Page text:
05. 10. 2006
book review: The Game Design Reader
Katie Salen from the New School and Eric Zimmerman of GameLab have put together the "Game Design Reader" (MIT Press 2006), the first reader specifically about the design of games.
The editors have gathered an impressive collection of seminal essays on games and their design. This diverse set of readings include early academic studies of games and play from the 70s, when very little research was being done in the area. Writings on video game design and game play cover early Atari games to Massively Multi-player Online Role Playing Games (MMORPGs) and everything in between. The reader itself opens with a series of short essays written by Salen and Zimmerman, with titles like "Gaming the Game" and "Game Design Models," each referencing relevant content included in the reader, as well as a "further reading" list.
Here are a few highlights of my favorites:
Linda Hughes in "Beyond the Rules of the Game: Why Are Rooie Rules Nice?" (1983) provides an analysis of girls playing four square, from an anthropologist's perspective.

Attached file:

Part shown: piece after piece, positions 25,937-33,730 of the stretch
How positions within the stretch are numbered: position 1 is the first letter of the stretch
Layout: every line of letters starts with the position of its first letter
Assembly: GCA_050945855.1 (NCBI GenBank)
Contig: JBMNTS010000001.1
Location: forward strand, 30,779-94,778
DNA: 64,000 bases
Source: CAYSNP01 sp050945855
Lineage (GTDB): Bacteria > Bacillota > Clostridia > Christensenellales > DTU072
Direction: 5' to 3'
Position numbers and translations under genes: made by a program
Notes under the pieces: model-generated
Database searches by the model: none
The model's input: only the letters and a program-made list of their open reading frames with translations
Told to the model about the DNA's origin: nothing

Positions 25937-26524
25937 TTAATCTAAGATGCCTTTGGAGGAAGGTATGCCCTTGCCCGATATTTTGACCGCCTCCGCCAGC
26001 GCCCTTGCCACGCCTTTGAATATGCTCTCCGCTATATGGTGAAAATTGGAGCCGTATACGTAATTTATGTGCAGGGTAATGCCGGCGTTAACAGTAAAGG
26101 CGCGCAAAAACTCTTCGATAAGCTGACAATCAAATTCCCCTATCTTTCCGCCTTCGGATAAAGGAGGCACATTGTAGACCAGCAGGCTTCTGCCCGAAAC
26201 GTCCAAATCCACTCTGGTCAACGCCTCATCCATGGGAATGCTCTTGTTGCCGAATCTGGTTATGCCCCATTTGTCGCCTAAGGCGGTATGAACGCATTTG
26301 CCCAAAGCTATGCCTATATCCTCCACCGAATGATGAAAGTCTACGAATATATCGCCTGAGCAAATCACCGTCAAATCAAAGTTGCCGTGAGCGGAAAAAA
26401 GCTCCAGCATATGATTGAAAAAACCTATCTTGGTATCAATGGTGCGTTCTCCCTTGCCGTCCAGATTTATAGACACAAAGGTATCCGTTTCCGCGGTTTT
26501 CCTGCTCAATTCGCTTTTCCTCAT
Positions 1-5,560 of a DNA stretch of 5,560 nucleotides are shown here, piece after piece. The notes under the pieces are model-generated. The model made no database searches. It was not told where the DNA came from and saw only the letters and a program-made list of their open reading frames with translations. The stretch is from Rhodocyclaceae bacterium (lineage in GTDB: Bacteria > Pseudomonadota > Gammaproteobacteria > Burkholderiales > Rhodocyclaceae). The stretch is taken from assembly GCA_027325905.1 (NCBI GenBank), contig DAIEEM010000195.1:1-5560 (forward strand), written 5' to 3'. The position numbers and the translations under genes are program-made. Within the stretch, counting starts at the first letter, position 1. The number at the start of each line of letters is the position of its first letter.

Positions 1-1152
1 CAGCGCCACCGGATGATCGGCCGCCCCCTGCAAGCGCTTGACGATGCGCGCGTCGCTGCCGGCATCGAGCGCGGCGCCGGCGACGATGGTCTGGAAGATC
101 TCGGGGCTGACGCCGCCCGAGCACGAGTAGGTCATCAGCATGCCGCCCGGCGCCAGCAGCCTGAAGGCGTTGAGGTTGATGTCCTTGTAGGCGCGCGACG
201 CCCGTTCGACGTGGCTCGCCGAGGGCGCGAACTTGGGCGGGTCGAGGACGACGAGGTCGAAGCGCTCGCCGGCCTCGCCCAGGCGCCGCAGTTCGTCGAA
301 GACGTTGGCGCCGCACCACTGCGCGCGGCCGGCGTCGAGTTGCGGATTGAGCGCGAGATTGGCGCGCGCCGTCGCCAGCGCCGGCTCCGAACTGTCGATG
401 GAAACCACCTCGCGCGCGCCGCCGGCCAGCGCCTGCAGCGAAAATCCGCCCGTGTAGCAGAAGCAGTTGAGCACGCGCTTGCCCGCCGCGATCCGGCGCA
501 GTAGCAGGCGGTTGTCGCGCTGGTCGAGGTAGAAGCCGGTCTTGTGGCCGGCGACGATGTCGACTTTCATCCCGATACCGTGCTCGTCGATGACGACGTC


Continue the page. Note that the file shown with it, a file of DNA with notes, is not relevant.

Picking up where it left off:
The inventor of the first graphic adventure game, Warren Robinett, recounts the fascinating design process of early video games, when a cartridge could only hold 4K of memory, in "Adventure as a Video Game: Adventure for the Atari 2600" (1983-1984).
In "Frames and Games" (1983), Gary Alan Fine presents an ethnographic study of a Dungeons and Dragons community during their heyday of the late 70s and early 80s.
Half-Life game designer, Ken Birdwell explains inventing a new work process to handle the complex game design that is demanded by today's standards in "The Cabal: Valve's Deign Process for Creating Half-Life" (1999).
In his essay, "Virtual Worlds: A First-Hand Account of Market and Society on the Cyberian Frontier" (2001), Edward Castronova documents the blending of real world economics with the virtual economies found in MMORPGs.
A must-read for gamers and game designers alike, the "Game Design Reader" provides insight on how gaming has evolved not only technologically but culturally as well.